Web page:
Master’s programmes vary so widely that there isn’t a typical master’s experience. Similarly, the thesis and research requirements for degrees vary across fields of study.
For example, if you’re pursuing a masters in political science or public policy, you’ll have a difficult time finding a programme that doesn’t require a thesis.
As an LLM candidate, you’ll have a clear choice between thesis-based and a non-thesis degree.
Do you have to write a thesis for an MBA?
MBA programmes don’t typically require a thesis paper and differ from other master’s disciplines as they focus on the practical aspects of the degree, rather than MBA research.
Thesis based masters
The thesis based masters programmes will need you to focus on research. The research work can span over several semesters and in the end you will likely need to write and publish a thesis document, based on a lot of R&D.
When should you consider a thesis based Masters?
If you wish to pursue a doctorate degree in future and are keen to work in a research based field, the thesis based masters is for you.
Thesis-based MBA programmes
If you’re considering an MBA, you’ll still learn research methodologies and develop theoretical models. But, it’s not the aim of these degrees. MBA graduates usually don’t return to formal education, a key reason to develop research skills.
MBA candidates have a choice, however, as some schools allow for MBA thesis research, although they might not call it that.
At Columbia Business School, it’s called Independent Study, and at London Business School, MBA thesis research is known as a Business Project.
At most business schools, thesis work takes the place of elective courses, internships or start-up incubators. That’s the difficulty for many candidates who would otherwise pursue a thesis-based MBA degree.
Who wants to trade in all those delicious electives or the chance of working for a company that might hire you in the future?
It’s a tough choice.
Benefits of MBA internships
American MBA programmes feature internships sandwiched between the 2 years of study. In Europe, 1-year MBA programmes, typically push students towards shorter internships at the end of classroom work.
An MBA internship, even an unpaid one, offers a chance to get out there and test the business waters you want to move into. It’s especially useful for international students looking to secure a work visa after graduation.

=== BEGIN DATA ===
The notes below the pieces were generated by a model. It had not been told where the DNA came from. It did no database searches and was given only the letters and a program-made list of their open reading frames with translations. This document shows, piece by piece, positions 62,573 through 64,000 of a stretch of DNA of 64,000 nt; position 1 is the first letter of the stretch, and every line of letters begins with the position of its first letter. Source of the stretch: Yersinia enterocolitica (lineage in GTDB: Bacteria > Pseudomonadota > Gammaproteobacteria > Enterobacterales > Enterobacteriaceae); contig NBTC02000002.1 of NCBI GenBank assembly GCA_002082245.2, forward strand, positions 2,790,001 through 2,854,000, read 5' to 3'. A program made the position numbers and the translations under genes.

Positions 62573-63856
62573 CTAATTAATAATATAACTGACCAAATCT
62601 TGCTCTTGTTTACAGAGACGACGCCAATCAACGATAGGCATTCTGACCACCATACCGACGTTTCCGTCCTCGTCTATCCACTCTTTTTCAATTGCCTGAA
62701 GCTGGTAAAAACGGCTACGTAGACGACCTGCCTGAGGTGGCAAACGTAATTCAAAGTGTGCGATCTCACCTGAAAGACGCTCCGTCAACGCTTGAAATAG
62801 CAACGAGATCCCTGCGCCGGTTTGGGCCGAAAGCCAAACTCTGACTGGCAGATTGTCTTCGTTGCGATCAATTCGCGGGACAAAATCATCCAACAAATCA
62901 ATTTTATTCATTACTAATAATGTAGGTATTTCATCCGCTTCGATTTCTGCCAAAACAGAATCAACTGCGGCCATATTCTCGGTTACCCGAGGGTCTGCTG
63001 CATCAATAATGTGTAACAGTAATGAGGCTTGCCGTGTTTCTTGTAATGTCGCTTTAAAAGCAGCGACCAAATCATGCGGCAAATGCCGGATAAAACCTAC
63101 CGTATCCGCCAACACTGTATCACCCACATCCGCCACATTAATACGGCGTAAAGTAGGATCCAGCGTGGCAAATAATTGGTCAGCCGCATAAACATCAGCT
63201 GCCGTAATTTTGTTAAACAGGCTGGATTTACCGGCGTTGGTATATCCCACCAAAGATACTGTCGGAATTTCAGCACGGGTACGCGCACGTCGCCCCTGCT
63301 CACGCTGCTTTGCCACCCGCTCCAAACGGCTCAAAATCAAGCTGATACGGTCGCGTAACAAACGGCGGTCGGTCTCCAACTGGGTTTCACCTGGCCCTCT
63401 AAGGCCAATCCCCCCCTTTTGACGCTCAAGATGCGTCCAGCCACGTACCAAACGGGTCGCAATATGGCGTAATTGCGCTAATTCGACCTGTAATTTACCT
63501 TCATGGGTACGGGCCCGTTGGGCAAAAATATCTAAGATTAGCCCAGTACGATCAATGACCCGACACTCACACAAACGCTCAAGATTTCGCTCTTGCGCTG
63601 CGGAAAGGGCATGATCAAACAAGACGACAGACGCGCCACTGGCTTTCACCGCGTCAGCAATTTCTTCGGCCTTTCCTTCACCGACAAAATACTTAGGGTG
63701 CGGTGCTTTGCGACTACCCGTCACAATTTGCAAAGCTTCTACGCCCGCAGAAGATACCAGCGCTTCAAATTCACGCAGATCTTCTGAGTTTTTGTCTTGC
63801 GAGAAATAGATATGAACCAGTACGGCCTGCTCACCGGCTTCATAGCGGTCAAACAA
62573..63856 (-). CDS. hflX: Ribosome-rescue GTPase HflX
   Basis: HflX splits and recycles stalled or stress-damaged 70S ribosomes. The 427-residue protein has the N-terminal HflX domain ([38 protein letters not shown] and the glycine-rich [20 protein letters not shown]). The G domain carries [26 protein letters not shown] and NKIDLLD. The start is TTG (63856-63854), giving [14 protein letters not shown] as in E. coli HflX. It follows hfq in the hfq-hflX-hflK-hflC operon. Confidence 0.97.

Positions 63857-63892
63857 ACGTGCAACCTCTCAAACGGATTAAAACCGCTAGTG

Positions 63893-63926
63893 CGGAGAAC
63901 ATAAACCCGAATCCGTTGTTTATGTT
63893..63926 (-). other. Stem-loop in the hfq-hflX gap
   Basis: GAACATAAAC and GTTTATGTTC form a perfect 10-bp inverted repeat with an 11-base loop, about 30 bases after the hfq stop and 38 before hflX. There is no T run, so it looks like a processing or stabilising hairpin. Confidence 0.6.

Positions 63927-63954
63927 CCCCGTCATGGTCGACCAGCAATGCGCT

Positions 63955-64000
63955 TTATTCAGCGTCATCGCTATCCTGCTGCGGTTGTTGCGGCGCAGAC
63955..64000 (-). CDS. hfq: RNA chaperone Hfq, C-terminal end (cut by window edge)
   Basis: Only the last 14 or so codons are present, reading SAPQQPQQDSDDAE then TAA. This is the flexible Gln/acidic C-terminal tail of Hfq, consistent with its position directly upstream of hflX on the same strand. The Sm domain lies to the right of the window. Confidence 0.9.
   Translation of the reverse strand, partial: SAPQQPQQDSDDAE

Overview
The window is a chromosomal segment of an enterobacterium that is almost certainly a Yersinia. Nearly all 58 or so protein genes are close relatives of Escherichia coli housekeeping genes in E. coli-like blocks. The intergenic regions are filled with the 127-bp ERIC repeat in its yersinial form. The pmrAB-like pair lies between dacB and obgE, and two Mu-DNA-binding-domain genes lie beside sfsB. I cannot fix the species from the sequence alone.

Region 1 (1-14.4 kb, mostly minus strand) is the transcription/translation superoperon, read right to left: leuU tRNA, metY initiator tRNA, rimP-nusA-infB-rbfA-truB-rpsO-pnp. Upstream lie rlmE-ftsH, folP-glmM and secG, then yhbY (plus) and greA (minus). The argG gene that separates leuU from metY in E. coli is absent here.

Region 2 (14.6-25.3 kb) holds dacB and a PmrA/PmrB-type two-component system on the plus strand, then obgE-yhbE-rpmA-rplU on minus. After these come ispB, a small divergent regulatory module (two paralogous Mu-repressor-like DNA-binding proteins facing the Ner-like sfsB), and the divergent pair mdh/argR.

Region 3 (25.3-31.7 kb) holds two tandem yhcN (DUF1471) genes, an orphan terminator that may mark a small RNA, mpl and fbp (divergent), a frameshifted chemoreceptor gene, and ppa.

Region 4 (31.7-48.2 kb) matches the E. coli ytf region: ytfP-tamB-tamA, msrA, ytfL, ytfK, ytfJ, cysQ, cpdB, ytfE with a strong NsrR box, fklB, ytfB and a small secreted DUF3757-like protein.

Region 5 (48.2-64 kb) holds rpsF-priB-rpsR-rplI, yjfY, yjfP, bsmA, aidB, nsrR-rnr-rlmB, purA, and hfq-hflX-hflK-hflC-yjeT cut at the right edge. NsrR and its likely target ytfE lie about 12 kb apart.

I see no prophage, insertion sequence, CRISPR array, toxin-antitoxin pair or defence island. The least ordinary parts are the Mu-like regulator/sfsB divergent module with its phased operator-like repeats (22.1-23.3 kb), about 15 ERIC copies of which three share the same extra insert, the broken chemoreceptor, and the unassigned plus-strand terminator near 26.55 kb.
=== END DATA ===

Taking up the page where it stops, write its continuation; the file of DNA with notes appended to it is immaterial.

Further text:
Outside of internships, entrepreneurial competitions offer a similar level of practical experience if you’re interested in launching your own business.
With a heavy emphasis on practical experiences, which test the MBA models learned in class, you might find it difficult to pursue another direction.
The value of MBA thesis research
An MBA thesis is usually the final paper that a business graduate student writes at the end of their program. If you are working towards a Master of Business Administration (MBA) degree, then you will most likely need to write an MBA thesis before receiving your degree.
Despite the emphasis on internships and practical experience, business still values research. Theories, and the models they develop, are important in every area of business.
However, most MBAs aren’t planning to develop theoretical models of their own.
If you’re like most business master’s, you want to make the most of existing models and theories to develop your start-up or ensure your company operates ethically while increasing profits.
And, there’s always a need for talented researchers to develop these models and theories.
PhD after an MBA: Why a business PhD may be right for you
However ubiquitous the MBA might be, it isn’t the highest achievable degree in the field. There’s still a doctorate to be had. And, it’s at this level where most business research is conducted.
If a PhD in business interests you, you can jump straight into a PhD after your undergraduate business degree, skipping the master’s level altogether.
Or, you can pursue a business master’s and then your PhD; the choice is yours, unlike other disciplines that follow a more linear path.
Is an MBA difficult? What is the difficulty level of an MBA programme?
This is one of the most common questions that international students looking forward to pursue an MBA have. More specifically, the curiosity is to determine the difficulty level of an MBA programme from the perspective of an average student.
MBA is not an easy course, but it’s not too difficult as well. It is a rather interesting course if you are into business management and marketing. And there are various specialisations available, which makes the programme even more interesting and focused.
When should you pursue a thesis-based MBA?
A thesis-based MBA may be right for you if:
You’re considering a doctorate in business, but still want to make the most of the master’s experience, you should consider a thesis-based MBA.
You’re interested in theories and the development of business models – or you plan to teach – a thesis-based degree should also be considered.
A deeper understanding of a geographical location or norms will enable you to effect real change in the world.
Most MBA candidates, however, are interested in the practical side of the degree and putting those practices into action as soon as they can, making independent MBA research superfluous, without undervaluing it.
Whichever route you plan to follow, remember that your education is as individual as you are. Take some time to think it over before finalising your decision; it’s a big one.
Already know which MBA is right for you?
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If you want to go ahead and know the difference between master of science and master of engineering, or if you want to know what and where to study, try our Study Centre which is filled with expert opinions on a range of topics.
Post updated for accuracy and freshness on November 6, 2019. Originally published on August 11, 2016.